Rapla County Centre for Contemporary Art
Jan 29 – Feb 27, 2022
Tue – Sun 3pm – 6pm
Tallinna mnt. 3b, Rapla
The UN has declared 2022 the Year of Glass: https://www.iyog2022.org/
To celebrate this undertaking, the Rapla County Centre for Contemporary Art launches its annual programme by proudly presenting a brand new exhibition of glass installations. Kati Kerstna’s “Accessories” applies glass and illumination in order to – literally – shed light on environmental issues.
We regard our surroundings as accessories; whenever something gets lost or broken, we just exclaim “Oh s#!t, not again…” then shrug and go shopping for the next umbrella, handbag, shawl, or pair of gloves. Yet, no shopping trip can replace a species that’s gone extinct, and it takes decades – or centuries – to grow another full-fledged, functioning habitat.
Here, I present three new installations, made specially for the exhibition:
“Down” is a metaphor for our situation within the modern world and the ongoing climate crisis – a situation each of us might not even fully comprehend.
“Values” I and II turn the spotlight on biodiversity; I’m hoping to draw attention to, but also to evoke pride and joy in, our local, endangered, yet still fairly well-preserved natural riches.
“Agreement. Once, in Paris” expresses the importance of reaching agreements, and the inevitability of keeping one’s promises.
The installation “Agreement. Once, in Paris” was awarded the IRMA Collaborative grant for 2021.
Why glass? For me, glass – with its transparency and reflections, its play of light, can add a touch of magic to even difficult topics, impart them with a kind of visual poetry, thereby hopefully sparking curiosity and caring instead of apathy; bringing about goodwill and a wish to participate. In today’s context, I dare even say – glass could give us an incentive to move with the times.
Kati Kerstna represents the voice of environmentalism among Estonan glass artists – raising the question of whether it’s possible to be simultaneously an environmentalist and an artist working with an energy-intensive material such as glass. Solutions she’s come up with include using recycled glass, relying predominantly on cold techniques such as engraving and cutting, building wood-heated glass furnaces for which even the clay for the bricks is sourced locally, incorporation of non-permanent materials such as papier-mache, ashes and soot, as well as later repurposing her artworks as materials for new creations, but also for greenhouses and plant support – but also directly dedicating her works to topics such as pollution, deforestation, and global warming . She utilizes electronics and mechanical devices to create kinetic sculptures. Light always plays an essential part in her own installations, but also when she’s designing an exhibition with other participants.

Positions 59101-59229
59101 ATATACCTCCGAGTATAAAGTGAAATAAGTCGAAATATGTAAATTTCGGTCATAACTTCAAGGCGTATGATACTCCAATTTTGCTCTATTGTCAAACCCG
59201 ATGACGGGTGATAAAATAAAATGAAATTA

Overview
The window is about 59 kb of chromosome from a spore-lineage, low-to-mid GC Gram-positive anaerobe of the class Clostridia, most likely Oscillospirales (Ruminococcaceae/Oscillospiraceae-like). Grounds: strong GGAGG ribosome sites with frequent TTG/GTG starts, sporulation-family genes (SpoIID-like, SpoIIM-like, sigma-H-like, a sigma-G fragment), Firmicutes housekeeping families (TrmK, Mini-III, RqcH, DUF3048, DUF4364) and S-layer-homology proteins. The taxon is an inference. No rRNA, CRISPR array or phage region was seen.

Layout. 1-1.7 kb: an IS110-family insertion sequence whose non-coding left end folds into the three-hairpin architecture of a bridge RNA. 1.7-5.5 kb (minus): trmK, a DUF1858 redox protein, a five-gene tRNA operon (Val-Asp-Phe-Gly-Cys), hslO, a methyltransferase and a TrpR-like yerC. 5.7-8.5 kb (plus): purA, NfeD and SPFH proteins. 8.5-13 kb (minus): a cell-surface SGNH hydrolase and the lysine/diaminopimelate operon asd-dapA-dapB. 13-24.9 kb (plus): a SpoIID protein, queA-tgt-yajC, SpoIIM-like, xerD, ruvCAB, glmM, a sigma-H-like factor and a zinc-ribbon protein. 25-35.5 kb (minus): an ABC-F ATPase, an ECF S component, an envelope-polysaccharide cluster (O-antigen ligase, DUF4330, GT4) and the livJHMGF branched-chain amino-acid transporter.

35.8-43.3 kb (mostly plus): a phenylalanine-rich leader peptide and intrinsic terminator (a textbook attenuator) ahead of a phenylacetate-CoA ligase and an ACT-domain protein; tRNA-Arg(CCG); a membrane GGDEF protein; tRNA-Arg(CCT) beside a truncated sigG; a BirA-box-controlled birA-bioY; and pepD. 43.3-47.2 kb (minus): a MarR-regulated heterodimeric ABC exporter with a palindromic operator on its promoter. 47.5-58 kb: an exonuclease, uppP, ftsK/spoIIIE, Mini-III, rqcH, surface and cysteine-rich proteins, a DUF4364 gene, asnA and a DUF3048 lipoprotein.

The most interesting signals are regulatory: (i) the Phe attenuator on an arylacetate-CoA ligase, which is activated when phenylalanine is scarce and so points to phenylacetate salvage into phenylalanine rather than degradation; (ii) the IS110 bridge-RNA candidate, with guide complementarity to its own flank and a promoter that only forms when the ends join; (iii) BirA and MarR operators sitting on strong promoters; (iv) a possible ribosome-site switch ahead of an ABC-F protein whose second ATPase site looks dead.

She is known as an organiser and designer of numerous exhibitions home and abroad (Estonia, Latvia, Lithuania, Finland, Germany, Russia) and also as a long-time organiser of the Haapsalu hot glass symposia.
The Exhibition is supported by: Cultural Endowment of Estonia, IRMA Collaborative,
EKDesign, the Rapla County Centre for Contemporary Art.
Special thanks to: Toomas Kukk (magazine “Estonian Nature”), Inguna Audere ja Michael Rogers (IRMA Collaborative), Merle ja Erki Kannus (EKDesign), Kairi Orgusaar (the Rapla County Centre for Contemporary Art)
In the media:
Triinu Soikmets in Sirp